Abacus Beads, literally Taro Gnocchi, with a dimple in the centre resembles abacus beads shape. This dish has symbolic wealth meaning and Chinese loves to prepare this dish during Chinese New year. When abacus beads stir fried with other ingredients and condiments, the dimple in the middle also helps contain the ingredients that flavour it. This traditional is really delicious.
Last year's Chinese New Year, I wanted to make this dish. But you know, CNY task is overwhelmed and I barely have time to rest. So, I only get to cook this dish about 2 months ago.
Ingredients are easily available at the market. You don't have to worry too much. Most Hakka family will add pork into the stir-fry. I want to keep it simple and I didn't wan't to make it a heavy meal. So, I'd just go along with the basic ingredients. If you choose to use pork, you may remove caipu (菜谱). The sweetness of caipu is to replace the missing minced pork.
Of course, you can add or take away any stir-fry ingredients which you don't like. But for abacus beads recipe, please try to stick to it. It's abacus beads. We use taro for the gnocchi. Pls don't ask me questions like "Hi, can I use sweet potatoes instead?" or "Hi, I don't like taro. What about using Potatoes as a substitute? Do you think it works?"
Sorry ah. To me, traditional is traditional. I never try fusion style before. As much as I could, I will try to stick to original way. And I love originals. In olden days, no minced pork were added due to less resource in the village. Minced pork were added for enhancement only at the latter.
This recipe serves 2 as lunch, or upto 3 as a starter or tea-break snack. But if you see the pictures on this post, I double up the recipe portion during cooking.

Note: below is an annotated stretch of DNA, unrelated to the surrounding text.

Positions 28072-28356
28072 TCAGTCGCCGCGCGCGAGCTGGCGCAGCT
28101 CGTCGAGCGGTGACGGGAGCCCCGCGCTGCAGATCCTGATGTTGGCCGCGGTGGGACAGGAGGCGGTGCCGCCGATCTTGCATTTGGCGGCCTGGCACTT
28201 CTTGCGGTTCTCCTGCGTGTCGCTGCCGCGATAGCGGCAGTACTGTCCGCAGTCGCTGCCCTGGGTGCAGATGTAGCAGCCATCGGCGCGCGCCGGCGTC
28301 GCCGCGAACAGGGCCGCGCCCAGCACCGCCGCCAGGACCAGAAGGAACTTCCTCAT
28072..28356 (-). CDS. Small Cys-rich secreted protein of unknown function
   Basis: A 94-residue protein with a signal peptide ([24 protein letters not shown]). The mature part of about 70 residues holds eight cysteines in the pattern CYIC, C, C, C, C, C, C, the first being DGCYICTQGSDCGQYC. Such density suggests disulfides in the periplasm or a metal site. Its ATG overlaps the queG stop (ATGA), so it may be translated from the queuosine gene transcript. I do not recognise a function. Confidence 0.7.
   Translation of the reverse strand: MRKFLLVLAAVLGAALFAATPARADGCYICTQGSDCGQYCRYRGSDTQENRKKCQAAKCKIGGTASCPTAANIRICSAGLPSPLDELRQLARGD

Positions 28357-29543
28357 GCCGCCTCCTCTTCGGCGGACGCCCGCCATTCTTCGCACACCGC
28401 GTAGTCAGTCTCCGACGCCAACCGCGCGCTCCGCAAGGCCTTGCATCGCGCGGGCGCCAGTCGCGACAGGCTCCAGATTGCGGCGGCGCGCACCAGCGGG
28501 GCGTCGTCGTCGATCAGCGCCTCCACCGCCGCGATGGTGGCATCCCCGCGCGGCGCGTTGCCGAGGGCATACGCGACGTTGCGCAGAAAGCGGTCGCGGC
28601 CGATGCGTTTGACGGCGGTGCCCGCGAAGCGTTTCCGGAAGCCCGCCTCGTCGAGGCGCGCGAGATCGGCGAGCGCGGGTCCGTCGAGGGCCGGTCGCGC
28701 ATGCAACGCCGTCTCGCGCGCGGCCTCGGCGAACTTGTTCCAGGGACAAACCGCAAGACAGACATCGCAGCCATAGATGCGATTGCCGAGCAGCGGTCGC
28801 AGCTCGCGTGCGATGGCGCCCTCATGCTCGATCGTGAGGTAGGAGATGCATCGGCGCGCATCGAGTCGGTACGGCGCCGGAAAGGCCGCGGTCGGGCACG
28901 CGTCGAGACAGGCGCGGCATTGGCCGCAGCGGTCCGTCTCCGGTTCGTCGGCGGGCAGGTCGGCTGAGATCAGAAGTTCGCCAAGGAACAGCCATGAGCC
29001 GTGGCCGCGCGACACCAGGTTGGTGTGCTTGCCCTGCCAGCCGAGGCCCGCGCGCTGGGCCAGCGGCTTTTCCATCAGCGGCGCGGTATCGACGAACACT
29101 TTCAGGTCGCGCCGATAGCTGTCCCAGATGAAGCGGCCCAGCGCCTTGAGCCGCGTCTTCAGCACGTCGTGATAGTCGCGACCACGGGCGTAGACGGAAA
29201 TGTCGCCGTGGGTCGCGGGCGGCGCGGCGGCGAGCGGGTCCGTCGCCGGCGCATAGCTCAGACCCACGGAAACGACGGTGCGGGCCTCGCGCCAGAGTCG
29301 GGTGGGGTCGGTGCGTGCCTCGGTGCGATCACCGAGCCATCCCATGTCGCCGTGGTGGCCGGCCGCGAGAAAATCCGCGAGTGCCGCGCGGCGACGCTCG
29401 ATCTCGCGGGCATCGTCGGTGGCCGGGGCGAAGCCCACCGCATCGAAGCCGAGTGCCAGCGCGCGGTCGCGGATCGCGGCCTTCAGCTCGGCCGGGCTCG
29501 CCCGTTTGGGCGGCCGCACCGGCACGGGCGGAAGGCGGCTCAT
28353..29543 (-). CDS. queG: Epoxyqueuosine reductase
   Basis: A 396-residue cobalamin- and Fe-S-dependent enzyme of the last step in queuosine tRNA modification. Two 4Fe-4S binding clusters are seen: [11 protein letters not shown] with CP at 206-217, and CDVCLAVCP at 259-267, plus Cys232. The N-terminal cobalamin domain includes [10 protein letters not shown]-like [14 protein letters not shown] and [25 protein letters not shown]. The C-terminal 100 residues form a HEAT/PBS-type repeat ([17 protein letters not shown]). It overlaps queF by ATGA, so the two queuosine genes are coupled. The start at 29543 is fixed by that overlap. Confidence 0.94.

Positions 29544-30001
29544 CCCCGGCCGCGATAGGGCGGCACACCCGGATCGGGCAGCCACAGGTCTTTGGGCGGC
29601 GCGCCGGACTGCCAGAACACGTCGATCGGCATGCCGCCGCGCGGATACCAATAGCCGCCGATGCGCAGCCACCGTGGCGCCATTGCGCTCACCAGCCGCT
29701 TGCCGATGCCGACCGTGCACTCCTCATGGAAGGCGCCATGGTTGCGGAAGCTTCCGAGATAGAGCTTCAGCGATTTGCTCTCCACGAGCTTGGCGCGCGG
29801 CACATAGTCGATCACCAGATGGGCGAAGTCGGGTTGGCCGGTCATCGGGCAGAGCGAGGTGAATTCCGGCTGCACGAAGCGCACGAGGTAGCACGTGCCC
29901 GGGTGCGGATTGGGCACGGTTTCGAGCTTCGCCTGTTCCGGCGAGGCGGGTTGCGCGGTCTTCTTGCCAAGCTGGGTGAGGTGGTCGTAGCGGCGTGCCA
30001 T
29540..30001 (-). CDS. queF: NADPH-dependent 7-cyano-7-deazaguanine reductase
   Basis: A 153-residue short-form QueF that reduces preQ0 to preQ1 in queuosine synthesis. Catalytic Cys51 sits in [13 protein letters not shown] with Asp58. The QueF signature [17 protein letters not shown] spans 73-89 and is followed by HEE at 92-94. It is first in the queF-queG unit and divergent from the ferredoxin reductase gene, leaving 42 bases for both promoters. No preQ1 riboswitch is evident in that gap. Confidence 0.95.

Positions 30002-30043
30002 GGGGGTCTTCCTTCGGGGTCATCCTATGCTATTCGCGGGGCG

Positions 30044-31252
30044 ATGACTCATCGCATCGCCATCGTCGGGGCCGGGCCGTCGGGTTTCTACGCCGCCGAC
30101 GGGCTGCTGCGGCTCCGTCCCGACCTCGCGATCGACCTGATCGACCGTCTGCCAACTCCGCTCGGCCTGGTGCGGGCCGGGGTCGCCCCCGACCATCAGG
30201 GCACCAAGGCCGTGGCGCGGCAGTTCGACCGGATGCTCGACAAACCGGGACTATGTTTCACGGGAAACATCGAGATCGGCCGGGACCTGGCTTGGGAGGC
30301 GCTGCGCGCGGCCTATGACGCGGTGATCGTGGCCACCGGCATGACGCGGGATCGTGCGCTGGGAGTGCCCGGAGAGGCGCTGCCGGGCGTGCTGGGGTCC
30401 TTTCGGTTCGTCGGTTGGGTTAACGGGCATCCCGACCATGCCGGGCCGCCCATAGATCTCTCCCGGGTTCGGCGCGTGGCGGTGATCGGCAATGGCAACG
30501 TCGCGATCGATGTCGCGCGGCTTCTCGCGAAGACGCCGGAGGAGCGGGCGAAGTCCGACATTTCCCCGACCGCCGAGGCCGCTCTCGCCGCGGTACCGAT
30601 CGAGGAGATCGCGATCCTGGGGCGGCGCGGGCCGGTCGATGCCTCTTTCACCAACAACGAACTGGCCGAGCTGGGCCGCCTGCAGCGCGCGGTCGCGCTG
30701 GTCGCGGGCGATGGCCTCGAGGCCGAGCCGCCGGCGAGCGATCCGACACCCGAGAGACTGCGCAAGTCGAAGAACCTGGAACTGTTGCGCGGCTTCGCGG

For the Abacus Beads
- 330g Taro
- 100g Tapioca Flour
- 70g ~ 80g Hot Boiling Water (estimation)
- 1/4 tsp Fine Salt
- 4 Garlic Cloves, minced
- 3 Shallots, minced
- 1 tbsp Cai Pu / Choi Po (菜谱)
- 20g Dried Shrimps, soaked, minced
- 8g Dried Cuttlefish, cut into thin strips, and soaked till soften
- 4 pieces Dried Mushrooms, soak till soften and sliced
- 10g Wood Ear / Dried Fungus, soaked, julienned
- pinches of Salt and Pepper to taste
- 1 Red Chilli, julienned
- some Coriander
- some Spring Onions
- Taro - Skinned, washed, cut into cubes. Steam the taro for 15mins until they are soft and well cooked. You may use a chopstick to poke through the taro to check if it is cooked or not.
- Once taro cubes are cooked, transfer the taro cubes into a large mixing bowl, add in few pinches of salt and with your quick motion, roughly mash the taro with the potato masher. I didn't mash my taro thoroughly. Because I want to remain the "bite" taro texture for my abacus beads.
- Add in half the tapioca flour, continue to mash and mix them while the taro is still hot.
- You will soon realized that it's getting tough to mix it with potato masher. This is the time when you need to use your palms into it and give it some mixing and kneading.
- Add half amount of boiling water, continue the the kneading, add in the remaining tapioca flour, knead, add remaining boiling water, knead so as to form a nice dough.